I am not an astrophysics, so I will not claim absolute knowledge in this field. My limited understanding suggests that all trajectories pass around the equator. Furthermore, for a satellite doing a perfect circle, the speed (scalar) is a direct function of its height. We can, therefor, narrow down the trajectory parameters to:
Height when over the equator
degree of elevation above said height
degree of descent below said height
angle crossing the equator
two phase scalars (one of accounting where above the equator we are talking about, and the other for accounting the possibility of two satellites following each other in the same trajectory).

That's 6 scalars (as opposed to your 2 vectors and two scalars). As far as I can tell (but see disclaimer above), those six are orthogonal. I am not 100% sure the two phases are, indeed, orthogonal, but I am fairly sure you can arbitrarily change any one (or more) of the others and still get a valid and different trajectory.

Still not one dimensional (not sure where that came from), but at least one dimension less than you claimed it was.


Comment: Re:I would send that TV back (Score 4, Insightful) 168

by Sun (#48282717) Attached to: Smart Meters and New IoT Devices Cause Serious Concern

Assuming the click-wrap isn't binding, then I don't see how this can be legal even in one party consent jurisdictions.

Even if the click-wrap is binding, it is only binding to the person who "Agreed" to it. If I'm not allowed to implant a recording device in the room that will listen to your conversations with someone else when I'm not there, I don't see how I have the authority to let someone else do the same.

Of course, IANAL.


Comment: Re: Prison time (Score 2) 275

by Sun (#48230409) Attached to: CHP Officers Steal, Forward Nude Pictures From Arrestee Smartphones

As far as I know (IANAL), anyone can bring a civil suit against the police department. A specific cop has pretty much complete immunity from civil suits. The only thing that can touch a specific cop is internal affairs and the DA, as mentioned by GP.

It is true that should a specific cop start causing too much money lost through civil suits, it is likely that he/she will be fired. Again, however, it is up to the department to decide, not an independent jury.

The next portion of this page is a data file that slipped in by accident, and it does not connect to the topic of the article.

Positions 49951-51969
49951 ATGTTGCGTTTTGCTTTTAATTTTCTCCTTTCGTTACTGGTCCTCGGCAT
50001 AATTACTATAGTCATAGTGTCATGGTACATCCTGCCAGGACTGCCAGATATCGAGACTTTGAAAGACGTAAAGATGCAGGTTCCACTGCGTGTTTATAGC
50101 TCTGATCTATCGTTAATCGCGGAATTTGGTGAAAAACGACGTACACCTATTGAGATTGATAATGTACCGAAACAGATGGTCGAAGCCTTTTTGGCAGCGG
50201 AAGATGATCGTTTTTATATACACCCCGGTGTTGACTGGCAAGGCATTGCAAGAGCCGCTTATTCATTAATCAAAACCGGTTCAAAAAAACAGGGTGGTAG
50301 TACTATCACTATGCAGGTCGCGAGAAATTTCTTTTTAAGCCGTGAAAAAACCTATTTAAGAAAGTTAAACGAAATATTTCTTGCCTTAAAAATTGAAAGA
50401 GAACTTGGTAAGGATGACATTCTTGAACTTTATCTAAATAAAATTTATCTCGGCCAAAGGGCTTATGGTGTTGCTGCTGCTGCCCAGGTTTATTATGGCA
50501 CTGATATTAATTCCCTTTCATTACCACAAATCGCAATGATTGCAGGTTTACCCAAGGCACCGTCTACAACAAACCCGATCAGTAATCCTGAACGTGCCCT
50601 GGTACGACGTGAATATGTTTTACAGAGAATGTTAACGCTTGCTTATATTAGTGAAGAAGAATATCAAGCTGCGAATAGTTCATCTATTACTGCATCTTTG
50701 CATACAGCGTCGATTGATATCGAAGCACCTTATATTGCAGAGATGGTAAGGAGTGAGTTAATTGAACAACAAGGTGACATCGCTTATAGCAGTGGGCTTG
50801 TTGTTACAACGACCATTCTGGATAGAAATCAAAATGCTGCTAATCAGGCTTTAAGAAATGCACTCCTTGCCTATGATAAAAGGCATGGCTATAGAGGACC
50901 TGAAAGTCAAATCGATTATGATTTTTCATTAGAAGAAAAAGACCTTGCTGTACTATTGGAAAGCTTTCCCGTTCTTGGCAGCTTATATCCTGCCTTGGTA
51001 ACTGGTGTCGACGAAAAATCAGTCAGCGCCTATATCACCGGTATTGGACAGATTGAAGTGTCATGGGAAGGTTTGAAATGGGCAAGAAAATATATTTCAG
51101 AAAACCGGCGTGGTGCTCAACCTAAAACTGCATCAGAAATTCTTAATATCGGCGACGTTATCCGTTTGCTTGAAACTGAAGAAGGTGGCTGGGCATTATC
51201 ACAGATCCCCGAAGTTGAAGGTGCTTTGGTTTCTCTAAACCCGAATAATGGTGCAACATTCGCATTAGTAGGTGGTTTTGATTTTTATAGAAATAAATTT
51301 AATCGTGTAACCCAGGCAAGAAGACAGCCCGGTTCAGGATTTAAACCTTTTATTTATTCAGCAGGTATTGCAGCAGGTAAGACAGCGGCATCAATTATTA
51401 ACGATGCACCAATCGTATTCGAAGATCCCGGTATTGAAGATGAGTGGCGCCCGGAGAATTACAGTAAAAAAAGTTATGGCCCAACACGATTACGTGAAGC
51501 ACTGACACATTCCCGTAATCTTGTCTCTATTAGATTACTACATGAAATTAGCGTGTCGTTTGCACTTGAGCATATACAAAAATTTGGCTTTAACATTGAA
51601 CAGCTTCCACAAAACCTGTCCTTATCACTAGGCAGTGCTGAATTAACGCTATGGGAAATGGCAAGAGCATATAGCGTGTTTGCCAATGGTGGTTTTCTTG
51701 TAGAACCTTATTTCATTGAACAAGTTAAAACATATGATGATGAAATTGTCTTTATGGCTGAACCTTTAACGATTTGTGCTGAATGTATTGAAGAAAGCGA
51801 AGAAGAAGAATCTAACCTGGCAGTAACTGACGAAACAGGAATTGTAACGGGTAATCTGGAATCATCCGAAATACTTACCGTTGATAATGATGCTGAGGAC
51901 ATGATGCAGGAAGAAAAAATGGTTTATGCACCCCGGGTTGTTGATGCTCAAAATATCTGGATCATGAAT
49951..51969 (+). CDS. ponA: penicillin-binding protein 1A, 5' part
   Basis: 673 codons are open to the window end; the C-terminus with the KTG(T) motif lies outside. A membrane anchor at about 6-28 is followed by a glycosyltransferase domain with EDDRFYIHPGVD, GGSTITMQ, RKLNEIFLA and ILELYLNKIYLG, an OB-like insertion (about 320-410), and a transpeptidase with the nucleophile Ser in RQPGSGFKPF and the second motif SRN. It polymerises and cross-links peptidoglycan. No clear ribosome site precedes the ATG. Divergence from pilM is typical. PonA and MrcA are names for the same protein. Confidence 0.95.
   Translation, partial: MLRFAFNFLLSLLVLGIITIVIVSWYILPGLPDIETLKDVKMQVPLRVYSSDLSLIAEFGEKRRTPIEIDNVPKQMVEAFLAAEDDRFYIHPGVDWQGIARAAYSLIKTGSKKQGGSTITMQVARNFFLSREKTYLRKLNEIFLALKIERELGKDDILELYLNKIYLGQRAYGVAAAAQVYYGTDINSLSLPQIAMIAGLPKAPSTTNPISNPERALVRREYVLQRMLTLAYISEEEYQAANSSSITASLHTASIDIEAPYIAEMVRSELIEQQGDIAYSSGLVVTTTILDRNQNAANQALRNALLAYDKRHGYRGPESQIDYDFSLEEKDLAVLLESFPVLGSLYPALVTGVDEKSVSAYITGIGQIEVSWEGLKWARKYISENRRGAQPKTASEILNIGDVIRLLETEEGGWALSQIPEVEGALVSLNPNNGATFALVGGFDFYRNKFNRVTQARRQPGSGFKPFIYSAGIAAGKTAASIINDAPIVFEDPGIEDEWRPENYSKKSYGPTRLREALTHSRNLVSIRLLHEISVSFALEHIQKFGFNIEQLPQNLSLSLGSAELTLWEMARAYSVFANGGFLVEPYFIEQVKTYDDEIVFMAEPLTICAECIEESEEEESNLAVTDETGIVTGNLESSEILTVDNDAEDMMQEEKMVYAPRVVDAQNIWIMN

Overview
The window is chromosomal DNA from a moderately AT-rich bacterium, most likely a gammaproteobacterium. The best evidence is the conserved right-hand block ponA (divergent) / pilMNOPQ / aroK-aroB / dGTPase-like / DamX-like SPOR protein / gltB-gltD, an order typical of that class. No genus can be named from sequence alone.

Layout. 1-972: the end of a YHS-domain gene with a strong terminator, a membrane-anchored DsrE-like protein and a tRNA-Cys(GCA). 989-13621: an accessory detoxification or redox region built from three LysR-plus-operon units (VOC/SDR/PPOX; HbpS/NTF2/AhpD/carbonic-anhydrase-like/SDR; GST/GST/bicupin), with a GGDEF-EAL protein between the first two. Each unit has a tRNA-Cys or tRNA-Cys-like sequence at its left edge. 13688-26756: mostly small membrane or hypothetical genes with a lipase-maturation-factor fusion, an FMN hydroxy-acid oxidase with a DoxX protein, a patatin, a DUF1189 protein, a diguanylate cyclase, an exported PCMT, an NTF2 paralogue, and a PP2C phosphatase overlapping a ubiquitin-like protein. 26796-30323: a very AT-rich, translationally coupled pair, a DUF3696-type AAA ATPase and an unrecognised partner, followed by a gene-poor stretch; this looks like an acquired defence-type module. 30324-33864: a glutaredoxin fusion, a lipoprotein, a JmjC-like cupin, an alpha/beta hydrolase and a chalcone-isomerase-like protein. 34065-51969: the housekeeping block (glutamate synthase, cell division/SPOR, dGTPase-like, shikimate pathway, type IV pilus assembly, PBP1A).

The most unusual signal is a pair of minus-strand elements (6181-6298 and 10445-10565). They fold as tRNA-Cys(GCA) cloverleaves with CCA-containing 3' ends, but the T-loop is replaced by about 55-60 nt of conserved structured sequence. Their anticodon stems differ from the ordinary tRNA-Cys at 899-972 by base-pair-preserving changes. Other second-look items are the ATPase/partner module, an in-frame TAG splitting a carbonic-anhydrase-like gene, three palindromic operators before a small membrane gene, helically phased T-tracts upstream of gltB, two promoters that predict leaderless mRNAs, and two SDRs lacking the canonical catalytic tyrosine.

Comment: Re: Did they make money on Surface? (Score 2) 117

If you are totalling the revenue for Surface and subtracting the direct costs for Surface, why would you then include the indirect costs that are by definition not specifically for the Surface?

No, that's not a correct statement. The indirect costs may not be specifically for a specific Surface unit, but the Surface division does have indirect costs that are specifically its own costs. This means that there are, indeed, indirect costs that are specifically Surface's.

The Surface factory pays rent, taxes, electricity and utility. These are all indirect costs, and they are all specifically for Surface.

What's more, the number of units sold is crucial. If you only sold a million units and the gross profit per unit is $5 (and it is, likely, less), then it doesn't take the indirect expenses to be particularly high for the division to be running at a net loss.


Comment: Re:Transition period? (Score 1) 259

by Sun (#48151055) Attached to: "Double Irish" Tax Loophole Used By US Companies To Be Closed

I didn't say that was okay. I said that was Ireland's rationale.

If memory serves me well, Cayman Islands have a similar shtick. No income tax for either corporations or residents, but lots of taxes on product consumption (customs etc.)

It is the trade offs that countries do to attract the "right" type of economy.


Comment: Re:Transition period? (Score 3, Insightful) 259

by Sun (#48146995) Attached to: "Double Irish" Tax Loophole Used By US Companies To Be Closed

As far as Ireland is concerned, that is exactly it.

Google, Facebook and Microsoft (to name three, I'm fairly sure there are more) hold huge development and support centers in Ireland. While corporate tax in Ireland is low, income tax is fairly high. The Ireland government isn't losing from this deal.


Slowly and surely the unix crept up on the Nintendo user ...